Tech vs. asking

Everybody keeps telling me these days how it is so much easier to travel with smart phones. You don’t need to know the language. You don’t even have to interact too much with people, unless you need the Wi-Fi password. Needless to say smart phones and the Internet have made travel much easier. You know what to expect in a strange land. You know the best places to go to eat. You know what you will need to carry to have a pleasant trip. But everytime someone rattles on about how great and easy it has become, I’m reminded of a trip A and I took to Pondicherry. I was eager to go to this great pizza place that everyone was raving about where I could sit back and enjoy a glass of wine and pizza. I typed the name of the restaurant into google maps and followed the high-pitched lady’s instructions. “Turn right. Walk 300ms.”

We turned and we walked. We turned and we walked. At this point I was certain we were walking around in circles. A was optimistic so we dragged on. After a while, she exclaimed with delight, “you’ve reached your destination. It is on the left.”

In that dark road, we both stood silently for two seconds before we burst into loud laughter. On our left was a huge dustbin.

As much as I am a huge advocate for technology, I know to not depend on it too much. Sometimes it oh so innocently leads you to a dustbin. We could have asked someone for directions to that restaurant, I am sure. But in that moment we decided to just walk into another one and have a (shitty) meal.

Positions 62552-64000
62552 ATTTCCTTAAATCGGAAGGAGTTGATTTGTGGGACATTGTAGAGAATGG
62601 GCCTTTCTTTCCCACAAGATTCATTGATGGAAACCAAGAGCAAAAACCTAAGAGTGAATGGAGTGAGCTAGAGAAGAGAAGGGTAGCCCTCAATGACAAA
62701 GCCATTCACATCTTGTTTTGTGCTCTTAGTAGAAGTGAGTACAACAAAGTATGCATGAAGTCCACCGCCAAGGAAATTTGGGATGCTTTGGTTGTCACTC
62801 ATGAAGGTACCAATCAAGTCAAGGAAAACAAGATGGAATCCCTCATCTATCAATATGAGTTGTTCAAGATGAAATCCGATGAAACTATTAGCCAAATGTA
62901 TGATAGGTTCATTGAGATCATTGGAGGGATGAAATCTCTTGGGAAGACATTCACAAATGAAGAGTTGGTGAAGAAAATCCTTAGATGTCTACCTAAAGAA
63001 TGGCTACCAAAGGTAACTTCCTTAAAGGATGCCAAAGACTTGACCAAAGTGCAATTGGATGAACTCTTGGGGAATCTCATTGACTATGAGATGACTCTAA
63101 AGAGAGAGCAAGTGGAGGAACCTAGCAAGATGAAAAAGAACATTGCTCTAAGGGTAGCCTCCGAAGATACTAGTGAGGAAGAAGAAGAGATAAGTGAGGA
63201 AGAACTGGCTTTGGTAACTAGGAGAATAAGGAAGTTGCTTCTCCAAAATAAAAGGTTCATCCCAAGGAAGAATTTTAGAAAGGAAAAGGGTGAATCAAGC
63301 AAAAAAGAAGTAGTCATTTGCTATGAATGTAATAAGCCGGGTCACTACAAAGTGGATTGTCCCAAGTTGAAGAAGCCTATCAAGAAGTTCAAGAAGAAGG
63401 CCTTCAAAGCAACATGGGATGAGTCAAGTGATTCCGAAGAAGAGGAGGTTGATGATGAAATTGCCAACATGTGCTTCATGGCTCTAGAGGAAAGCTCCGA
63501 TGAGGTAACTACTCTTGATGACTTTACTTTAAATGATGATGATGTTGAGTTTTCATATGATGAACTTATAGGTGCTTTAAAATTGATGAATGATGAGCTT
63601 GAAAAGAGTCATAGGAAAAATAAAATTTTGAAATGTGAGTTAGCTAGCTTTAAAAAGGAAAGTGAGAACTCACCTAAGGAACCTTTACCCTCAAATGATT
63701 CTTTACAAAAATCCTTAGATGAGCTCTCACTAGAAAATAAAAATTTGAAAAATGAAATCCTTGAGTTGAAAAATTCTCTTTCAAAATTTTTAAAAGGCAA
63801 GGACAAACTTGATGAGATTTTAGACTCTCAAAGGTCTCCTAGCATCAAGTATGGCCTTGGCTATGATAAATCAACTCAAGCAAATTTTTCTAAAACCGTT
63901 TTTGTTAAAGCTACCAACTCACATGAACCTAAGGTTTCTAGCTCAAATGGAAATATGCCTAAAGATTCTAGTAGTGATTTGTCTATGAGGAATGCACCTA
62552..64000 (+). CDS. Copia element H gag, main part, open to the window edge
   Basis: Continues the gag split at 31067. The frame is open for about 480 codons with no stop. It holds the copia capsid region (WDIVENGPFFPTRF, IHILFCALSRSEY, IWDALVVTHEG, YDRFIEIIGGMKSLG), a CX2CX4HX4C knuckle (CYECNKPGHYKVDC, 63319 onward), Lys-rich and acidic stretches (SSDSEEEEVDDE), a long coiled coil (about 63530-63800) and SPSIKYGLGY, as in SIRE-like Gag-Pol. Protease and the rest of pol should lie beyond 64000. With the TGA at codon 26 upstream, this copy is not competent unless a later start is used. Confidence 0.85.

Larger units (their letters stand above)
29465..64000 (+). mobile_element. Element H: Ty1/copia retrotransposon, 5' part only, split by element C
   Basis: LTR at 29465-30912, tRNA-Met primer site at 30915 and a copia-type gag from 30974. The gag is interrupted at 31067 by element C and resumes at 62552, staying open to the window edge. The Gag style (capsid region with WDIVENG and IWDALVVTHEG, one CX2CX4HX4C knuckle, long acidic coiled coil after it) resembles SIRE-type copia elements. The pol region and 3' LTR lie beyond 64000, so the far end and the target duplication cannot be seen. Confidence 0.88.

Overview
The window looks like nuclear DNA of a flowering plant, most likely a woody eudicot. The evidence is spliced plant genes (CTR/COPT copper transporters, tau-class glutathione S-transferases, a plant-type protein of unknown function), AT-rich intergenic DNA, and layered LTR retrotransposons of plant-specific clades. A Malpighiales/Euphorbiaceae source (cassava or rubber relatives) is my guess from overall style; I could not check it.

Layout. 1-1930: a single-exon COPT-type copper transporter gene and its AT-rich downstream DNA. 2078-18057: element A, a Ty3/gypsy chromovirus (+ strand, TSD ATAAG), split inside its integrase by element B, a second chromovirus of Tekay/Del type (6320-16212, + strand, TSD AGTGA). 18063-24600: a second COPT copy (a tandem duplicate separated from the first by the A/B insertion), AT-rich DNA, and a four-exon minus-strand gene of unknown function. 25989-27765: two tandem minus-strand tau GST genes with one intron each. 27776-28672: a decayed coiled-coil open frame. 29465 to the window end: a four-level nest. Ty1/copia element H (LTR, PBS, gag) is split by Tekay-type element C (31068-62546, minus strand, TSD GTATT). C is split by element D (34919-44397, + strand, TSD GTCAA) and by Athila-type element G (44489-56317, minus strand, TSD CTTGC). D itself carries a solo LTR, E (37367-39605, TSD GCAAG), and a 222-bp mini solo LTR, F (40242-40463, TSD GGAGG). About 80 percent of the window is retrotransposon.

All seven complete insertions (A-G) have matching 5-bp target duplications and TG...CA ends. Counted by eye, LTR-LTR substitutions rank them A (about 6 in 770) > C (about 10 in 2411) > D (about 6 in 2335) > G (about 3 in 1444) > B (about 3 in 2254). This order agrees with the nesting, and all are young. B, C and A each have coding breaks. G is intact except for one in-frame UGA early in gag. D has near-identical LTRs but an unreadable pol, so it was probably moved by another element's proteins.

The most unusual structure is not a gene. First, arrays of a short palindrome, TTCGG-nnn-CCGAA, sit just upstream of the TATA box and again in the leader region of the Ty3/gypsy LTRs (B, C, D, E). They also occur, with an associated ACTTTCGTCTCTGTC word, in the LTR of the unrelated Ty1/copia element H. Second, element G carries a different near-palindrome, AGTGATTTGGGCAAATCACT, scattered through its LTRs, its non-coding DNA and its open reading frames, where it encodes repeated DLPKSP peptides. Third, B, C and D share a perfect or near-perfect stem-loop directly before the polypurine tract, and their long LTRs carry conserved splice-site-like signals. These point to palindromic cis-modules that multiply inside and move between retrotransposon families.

(We did debate for a while though that maybe the dustbin had a Diagon Alley like entrance. Who knows right?)

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I was exhausted, tired and many other words that meant the same thing. I imagined ways to relieve the stress I felt.

a) I could go bungee jumping. It looks so liberating.

b) I could go swimming. The combination of the water and the strokes calmed me down.

c) I could go for a dance class. People have vouched for the stress busting that dancing is. Though I have two left feet so that could be further exhausting.

I couldn’t do any of them immediately so I decided to take a walk on the beach. I rang a friend who lived by the beach and asked her to meet me at our secret spot. On one of our walks, just like this one, we had found a secluded spot on the stretch of rocks from which you got a clean shot of the sea. It was a peaceful spot to be in. I was too restless to just sit and watch the waves. I needed an adrenaline rush to calm myself down. She saw the look in my eyes and didn’t fight me. Knowing my urge, she merely took my phone, keys and watched as I took a dive directly from the rocks into the sea. The water was shallow and the current wasn’t strong yet. 

After doing this twice, I resorted to climbing back up the rocks and drying off in the sun. She laughed hysterically as shook my hair to dry it out. I am positive I finally looked at ease. We, then, sat there and stared at the waters for a while.

“You must come with a disclaimer,” she said after a long silence, “Don’t do this with anyone else. They will declare you crazy.”

I just smiled at her. Some friends understood.